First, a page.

Economists expect the contribution of payrolls from the government's temporary hiring of census workers to have peaked in May. They expect by July or August, the elimination of those jobs will turn into a negative.
Traders expect the market to rally only if the employment report shows a much stronger than expected improvement in private sector jobs. The S&P 500 has been hovering near its 200-day moving average, and on Thursday, it closed right on it. A close above that level would have been seen as a positive for stock.
"If this employment report is much worse than people expect, you're going to get a real down day because that would really reinforce the idea of a double dip for the U.S. economy," said Richard Bernstein of Richard Bernstein Capital Management.
The stock market finished slightly higher Thursday, after drifting lower during the trading day. Stocks followed the euro, which headed to its lows of the day after the European markets close. The Dow was up 5 at 10,255, while the S&P 500 was up 4 at 1102, in a key technical zone.
The eurodid an about face during Thursday and ended the New York session at $1.2182, close to its four-year low.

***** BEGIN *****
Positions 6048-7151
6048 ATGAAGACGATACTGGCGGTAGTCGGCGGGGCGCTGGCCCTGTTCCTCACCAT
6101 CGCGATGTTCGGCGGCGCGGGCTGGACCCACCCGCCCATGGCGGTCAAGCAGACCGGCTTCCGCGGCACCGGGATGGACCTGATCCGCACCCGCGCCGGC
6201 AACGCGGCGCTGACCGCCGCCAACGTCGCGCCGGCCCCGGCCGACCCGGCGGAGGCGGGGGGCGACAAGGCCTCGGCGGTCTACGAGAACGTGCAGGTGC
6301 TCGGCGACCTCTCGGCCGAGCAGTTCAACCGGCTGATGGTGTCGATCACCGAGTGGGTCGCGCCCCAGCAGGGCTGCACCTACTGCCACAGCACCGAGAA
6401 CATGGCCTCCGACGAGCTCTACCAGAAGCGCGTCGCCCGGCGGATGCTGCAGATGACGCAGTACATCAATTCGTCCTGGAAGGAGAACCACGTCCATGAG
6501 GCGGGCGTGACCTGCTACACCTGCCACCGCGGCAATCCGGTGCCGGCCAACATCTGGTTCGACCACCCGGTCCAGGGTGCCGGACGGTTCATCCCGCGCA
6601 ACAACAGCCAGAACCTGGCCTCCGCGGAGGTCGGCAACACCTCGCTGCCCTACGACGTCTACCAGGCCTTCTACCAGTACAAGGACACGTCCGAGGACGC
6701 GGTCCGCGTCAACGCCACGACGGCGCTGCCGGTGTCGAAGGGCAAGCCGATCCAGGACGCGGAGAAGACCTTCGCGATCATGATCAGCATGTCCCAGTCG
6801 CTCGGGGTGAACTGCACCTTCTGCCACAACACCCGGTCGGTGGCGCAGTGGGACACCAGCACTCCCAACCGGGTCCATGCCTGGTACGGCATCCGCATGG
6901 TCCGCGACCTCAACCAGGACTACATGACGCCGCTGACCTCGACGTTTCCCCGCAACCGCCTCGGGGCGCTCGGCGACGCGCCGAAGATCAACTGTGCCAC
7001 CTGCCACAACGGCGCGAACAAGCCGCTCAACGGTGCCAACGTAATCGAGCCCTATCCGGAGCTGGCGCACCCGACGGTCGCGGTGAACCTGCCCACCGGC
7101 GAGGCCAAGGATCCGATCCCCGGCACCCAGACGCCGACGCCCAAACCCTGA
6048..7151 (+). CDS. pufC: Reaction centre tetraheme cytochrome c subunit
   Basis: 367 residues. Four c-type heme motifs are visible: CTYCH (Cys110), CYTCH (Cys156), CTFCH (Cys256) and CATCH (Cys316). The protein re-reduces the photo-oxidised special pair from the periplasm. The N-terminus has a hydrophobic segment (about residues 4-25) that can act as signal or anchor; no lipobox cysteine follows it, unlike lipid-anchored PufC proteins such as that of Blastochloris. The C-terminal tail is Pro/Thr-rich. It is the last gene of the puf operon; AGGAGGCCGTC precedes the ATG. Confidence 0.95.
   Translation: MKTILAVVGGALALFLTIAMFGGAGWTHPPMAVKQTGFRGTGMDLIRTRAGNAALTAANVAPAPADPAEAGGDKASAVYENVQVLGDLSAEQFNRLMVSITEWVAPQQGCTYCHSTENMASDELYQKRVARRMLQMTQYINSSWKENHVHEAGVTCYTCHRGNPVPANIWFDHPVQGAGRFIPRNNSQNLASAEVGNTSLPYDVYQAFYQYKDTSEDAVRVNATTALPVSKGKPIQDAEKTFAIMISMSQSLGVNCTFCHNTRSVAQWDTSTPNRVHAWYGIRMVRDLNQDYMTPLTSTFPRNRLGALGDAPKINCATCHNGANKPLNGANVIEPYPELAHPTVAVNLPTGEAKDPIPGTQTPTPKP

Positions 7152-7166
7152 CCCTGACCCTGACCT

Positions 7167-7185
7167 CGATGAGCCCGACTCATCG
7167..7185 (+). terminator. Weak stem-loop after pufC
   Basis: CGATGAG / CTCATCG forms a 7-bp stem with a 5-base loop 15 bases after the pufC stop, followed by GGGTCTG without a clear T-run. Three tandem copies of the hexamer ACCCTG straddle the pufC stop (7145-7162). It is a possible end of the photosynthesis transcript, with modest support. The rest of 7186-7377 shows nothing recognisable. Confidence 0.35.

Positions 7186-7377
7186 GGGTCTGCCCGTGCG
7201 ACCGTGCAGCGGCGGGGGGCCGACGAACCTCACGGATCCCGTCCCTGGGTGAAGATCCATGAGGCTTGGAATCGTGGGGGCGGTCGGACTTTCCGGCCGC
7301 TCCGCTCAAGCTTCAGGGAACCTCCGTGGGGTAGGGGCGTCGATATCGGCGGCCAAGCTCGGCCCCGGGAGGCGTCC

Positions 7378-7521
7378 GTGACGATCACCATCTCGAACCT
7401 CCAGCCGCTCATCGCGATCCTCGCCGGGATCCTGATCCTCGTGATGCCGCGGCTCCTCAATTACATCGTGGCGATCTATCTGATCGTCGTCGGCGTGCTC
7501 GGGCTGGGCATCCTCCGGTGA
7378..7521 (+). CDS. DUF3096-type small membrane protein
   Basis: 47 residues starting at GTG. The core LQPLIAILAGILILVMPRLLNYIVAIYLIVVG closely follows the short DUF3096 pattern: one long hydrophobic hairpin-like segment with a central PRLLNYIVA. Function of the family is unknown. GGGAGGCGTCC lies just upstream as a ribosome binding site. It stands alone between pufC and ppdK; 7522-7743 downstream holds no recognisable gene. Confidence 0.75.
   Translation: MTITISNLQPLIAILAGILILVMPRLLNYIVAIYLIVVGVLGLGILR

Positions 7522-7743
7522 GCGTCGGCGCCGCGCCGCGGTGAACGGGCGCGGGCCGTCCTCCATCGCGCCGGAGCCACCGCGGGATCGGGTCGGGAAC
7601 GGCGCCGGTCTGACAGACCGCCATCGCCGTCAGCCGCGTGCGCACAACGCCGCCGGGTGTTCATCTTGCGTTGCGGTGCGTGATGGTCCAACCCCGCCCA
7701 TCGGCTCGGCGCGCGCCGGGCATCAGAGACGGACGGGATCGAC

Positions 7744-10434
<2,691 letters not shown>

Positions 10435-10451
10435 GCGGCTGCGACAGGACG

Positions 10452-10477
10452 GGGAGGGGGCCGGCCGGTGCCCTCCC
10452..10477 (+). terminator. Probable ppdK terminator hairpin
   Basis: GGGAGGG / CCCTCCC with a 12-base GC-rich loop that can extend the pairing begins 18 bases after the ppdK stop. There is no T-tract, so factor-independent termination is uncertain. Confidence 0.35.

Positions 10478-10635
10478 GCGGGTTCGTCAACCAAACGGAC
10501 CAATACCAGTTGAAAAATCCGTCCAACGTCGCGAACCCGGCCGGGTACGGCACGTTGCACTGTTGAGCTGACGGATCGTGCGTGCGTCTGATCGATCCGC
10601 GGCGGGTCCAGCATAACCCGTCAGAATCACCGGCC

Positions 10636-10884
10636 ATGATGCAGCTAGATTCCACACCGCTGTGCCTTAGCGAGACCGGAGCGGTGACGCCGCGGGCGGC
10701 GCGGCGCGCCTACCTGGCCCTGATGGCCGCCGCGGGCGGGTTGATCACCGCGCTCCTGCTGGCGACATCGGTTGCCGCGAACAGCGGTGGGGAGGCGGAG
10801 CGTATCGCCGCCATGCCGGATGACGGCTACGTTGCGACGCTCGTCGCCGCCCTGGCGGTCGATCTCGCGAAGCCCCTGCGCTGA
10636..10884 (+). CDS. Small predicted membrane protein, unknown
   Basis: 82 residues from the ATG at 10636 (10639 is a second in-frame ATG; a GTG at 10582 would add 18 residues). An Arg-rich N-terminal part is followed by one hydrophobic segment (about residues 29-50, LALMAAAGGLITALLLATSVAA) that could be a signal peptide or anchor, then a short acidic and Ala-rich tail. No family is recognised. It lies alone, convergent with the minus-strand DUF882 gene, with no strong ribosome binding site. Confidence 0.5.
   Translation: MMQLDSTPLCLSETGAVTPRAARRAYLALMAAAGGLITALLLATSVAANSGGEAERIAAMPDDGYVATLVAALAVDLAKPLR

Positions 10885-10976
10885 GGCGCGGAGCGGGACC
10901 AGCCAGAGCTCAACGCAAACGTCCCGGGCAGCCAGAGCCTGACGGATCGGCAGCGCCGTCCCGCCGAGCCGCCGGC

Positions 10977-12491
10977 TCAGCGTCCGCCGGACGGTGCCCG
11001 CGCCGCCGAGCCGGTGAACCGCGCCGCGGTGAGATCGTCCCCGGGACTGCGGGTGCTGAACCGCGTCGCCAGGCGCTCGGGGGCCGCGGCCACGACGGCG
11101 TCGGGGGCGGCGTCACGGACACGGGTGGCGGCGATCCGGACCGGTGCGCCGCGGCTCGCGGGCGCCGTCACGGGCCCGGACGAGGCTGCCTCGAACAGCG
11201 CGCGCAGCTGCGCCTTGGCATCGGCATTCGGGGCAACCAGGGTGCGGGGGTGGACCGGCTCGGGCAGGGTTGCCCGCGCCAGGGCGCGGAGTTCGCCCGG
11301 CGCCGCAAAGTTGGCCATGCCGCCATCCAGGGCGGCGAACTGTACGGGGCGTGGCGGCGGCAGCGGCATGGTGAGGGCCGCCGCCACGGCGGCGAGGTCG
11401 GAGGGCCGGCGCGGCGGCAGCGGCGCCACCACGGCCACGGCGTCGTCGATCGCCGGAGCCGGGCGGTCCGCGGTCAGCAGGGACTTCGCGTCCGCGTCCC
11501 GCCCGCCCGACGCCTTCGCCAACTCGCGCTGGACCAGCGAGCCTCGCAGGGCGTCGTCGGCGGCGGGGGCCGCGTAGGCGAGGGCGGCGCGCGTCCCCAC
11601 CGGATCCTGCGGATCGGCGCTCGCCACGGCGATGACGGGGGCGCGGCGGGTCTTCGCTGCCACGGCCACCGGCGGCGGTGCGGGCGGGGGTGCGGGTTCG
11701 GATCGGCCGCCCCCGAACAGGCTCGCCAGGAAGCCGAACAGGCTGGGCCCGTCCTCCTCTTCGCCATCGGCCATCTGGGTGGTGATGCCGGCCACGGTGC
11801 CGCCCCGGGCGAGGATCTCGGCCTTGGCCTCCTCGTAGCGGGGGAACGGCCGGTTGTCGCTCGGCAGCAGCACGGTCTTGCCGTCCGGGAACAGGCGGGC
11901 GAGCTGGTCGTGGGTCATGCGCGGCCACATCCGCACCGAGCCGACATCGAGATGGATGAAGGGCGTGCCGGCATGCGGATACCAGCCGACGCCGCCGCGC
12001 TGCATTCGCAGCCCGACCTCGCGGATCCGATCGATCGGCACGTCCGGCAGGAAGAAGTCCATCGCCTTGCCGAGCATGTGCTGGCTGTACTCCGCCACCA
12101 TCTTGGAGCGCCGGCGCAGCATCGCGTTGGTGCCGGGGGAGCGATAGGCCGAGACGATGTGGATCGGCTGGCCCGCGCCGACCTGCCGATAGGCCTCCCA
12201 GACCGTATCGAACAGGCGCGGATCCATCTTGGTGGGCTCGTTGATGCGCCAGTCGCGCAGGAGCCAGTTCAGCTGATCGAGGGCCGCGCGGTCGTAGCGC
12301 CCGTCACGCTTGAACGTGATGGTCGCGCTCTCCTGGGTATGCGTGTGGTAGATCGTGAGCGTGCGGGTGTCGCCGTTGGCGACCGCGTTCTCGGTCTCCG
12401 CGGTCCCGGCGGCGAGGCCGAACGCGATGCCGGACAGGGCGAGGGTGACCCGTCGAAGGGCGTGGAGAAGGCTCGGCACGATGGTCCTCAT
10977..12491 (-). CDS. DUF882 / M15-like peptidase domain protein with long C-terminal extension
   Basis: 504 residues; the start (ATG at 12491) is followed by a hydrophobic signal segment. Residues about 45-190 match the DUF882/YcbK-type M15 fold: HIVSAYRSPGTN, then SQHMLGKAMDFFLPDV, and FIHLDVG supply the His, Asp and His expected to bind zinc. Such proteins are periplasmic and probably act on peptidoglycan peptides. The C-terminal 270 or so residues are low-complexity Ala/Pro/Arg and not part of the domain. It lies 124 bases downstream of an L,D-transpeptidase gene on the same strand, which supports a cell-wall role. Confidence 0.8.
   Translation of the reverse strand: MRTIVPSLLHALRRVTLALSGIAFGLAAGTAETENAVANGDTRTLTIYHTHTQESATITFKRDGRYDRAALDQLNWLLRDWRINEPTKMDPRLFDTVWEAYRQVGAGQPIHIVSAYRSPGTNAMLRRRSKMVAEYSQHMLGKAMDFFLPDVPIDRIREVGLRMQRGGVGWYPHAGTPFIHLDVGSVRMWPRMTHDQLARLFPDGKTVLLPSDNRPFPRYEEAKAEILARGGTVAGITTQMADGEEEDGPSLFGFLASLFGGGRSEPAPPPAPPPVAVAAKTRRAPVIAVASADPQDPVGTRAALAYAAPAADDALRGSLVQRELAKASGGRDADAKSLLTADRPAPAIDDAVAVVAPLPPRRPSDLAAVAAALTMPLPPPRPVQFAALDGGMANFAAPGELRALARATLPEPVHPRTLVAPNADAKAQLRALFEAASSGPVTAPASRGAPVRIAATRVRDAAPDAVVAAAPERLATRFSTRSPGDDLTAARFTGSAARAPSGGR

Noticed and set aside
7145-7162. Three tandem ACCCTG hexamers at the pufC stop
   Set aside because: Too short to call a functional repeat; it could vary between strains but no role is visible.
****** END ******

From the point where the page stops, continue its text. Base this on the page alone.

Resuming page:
Traders pointed to a sharp widening of spreads of Spanish and Italian bonds, compared to the German bund. They also say Hungary was a worry, after a report that quoted Laos Kosa, managing vice president of Hungary's ruling Fidesz party as saying Hungary could be facing a situation similar to the Greek fiscal crisis.
U.S. Treasury prices slipped Thursday, sending yields higher. The 10-year finished at 3.37 percent, up from 3.35 percent Wednesday.
"There's kind of contradictory signals," said Greg Peters, head of global credit research at Morgan Stanley. "A lot of people are looking at the fact that Spain spreads are back to where they were before the ($1 trillion rescue) package..I think that's somewhat overplayed in a way because I think it's more a function of the bunds rallying than anything else. Our trading side is less concerned about it."
But Spain has to roll over a pile of debt this summer. "There's a slew of maturities coming due in July, and that's the test," he said.